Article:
Free stuff is a good thing, right? Well, it depends on the definition of free, and it depends on the stuff. Whoever said, “You can never have too much of a good thing,” was probably not talking about free stuff.
Photo courtesy of Vladislav Reshetnyak
We must first consider that nothing is ever really free. A restaurant that offers free lunch will either give the lunch away at their own expense or build the cost of the free lunch into some other revenue stream.
It is always entertaining to watch people at sporting events trample over one another for one of those free t-shirts they launch into the crowd. Many in the crowd do a cost-benefit analysis and decide that a free shirt is not worth getting trampled over. Those people will decidedly stay in their seats while the rest clamor for a free shirt that might not even be the right size.
But it’s FREE though!
“Free” can cloud a person’s judgement. While at MIT, Kristina Shampanier, Dan Ariely, and Nina Mazar did a study and published an article on the value of free products. Using chocolates, they found that people will sometimes ignore better options if a free one is presented.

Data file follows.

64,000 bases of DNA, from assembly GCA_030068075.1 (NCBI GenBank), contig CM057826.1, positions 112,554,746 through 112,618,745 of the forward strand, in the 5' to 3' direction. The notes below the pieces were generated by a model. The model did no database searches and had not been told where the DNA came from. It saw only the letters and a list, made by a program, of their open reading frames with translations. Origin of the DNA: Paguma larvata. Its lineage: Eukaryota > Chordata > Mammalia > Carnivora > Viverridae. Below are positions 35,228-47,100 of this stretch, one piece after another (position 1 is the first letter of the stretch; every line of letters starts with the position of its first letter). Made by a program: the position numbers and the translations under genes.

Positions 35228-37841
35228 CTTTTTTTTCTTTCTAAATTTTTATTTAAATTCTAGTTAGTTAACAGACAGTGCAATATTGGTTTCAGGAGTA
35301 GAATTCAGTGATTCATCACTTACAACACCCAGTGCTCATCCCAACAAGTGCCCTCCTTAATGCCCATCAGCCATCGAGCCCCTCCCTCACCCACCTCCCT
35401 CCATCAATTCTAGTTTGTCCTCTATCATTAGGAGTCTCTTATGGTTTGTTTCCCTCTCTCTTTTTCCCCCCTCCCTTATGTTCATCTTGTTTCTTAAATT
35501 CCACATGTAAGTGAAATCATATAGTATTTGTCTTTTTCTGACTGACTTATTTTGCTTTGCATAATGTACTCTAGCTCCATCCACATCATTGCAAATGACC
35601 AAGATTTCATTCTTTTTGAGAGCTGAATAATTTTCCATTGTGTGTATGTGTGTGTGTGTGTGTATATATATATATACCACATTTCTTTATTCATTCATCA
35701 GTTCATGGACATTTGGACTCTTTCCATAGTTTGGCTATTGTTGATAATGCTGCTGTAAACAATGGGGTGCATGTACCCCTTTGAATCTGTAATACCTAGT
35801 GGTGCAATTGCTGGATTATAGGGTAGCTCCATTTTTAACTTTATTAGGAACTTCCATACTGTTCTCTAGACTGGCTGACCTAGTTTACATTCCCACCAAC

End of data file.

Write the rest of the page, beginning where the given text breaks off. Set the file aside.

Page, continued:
The researchers presented one group with a high-end chocolate that cost 14 cents and a low-end chocolate that cost only 1 cent. A majority of the people chose the high-end chocolate. Another group was presented with the same chocolates, but the prices were lowered by 1 cent. People now chose the low-end free chocolate over the one that cost 13 cents, even though the high-end chocolate was a much better quality.
No Such Thing.
People assume that free must be a good thing and are more likely to ignore potential consequences. Suppose a restaurant offers a free lunch. Again, the restaurant likely recoups the expenses related to that free lunch elsewhere. But suppose that free lunch only comes with purchase of a drink, and that the lunch actually tastes terrible. Suddenly, the cost of the free lunch does not seem so free. Taking time out of a busy day to purchase a drink and eat a terrible (but free) lunch is likely not as appealing as paying for a delicious and enjoyable lunch.
Decisions . . .
Expand this idea to education, healthcare, and housing. Consider that there is no such thing as free and then consider how people view free stuff. They will forgo things that might be better for them simply because the alternative is free. Ultimately, free interrupts the decision making process and can rob people of their autonomy.
Weigh the Cost.
“Free” does not always equal happiness and satisfaction, and this may be true for chocolates or for healthcare. While access to housing and healthcare have an impact on happiness and lifespan, and there are short-term benefits to providing these things, there are intrinsic psychological benefits to working for these things as well. Free might lead to disappointment and dependency, or it might lead to a free shirt. It is always important to weigh the cost of free.